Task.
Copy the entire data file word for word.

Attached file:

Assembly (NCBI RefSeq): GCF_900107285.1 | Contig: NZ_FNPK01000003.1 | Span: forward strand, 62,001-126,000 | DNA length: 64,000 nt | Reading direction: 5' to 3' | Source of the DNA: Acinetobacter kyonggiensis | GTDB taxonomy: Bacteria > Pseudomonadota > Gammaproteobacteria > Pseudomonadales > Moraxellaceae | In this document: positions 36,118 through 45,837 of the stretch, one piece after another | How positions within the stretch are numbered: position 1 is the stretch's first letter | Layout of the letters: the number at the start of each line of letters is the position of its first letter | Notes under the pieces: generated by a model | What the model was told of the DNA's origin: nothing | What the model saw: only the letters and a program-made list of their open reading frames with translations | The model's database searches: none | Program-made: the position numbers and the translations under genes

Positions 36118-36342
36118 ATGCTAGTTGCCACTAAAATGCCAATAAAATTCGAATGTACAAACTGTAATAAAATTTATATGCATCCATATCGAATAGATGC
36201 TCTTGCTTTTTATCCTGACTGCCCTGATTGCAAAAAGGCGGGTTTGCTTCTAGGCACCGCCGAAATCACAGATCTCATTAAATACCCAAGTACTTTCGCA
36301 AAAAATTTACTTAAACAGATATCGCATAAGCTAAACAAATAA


Assembly (NCBI RefSeq): GCF_900107285.1 | Contig: NZ_FNPK01000003.1 | Span: forward strand, 62,001-126,000 | DNA length: 64,000 nt | Reading direction: 5' to 3' | Source of the DNA: Acinetobacter kyonggiensis | GTDB taxonomy: Bacteria > Pseudomonadota > Gammaproteobacteria > Pseudomonadales > Moraxellaceae | In this document: positions 36,118 through 45,837 of the stretch, one piece after another | How positions within the stretch are numbered: position 1 is the stretch's first letter | Layout of the letters: the number at the start of each line of letters is the position of its first letter | Notes under the pieces: generated by a model | What the model was told of the DNA's origin: nothing | What the model saw: only the letters and a program-made list of their open reading frames with translations | The model's database searches: none | Program-made: the position numbers and the translations under genes

Positions 36118-36342
36118 ATGCTAGTTGCCACTAAAATGCCAATAAAATTCGAATGTACAAACTGTAATAAAATTTATATGCATCCATATCGAATAGATGC
36201 TCTTGCTTTTTATCCTGACTGCCCTGATTGCAAAAAGGCGGGTTTGCTTCTAGGCACCGCCGAAATCACAGATCTCATTAAATACCCAAGTACTTTCGCA
36301 AAAAATTTACTTAAACAGATATCGCATAAGCTAAACAAATAA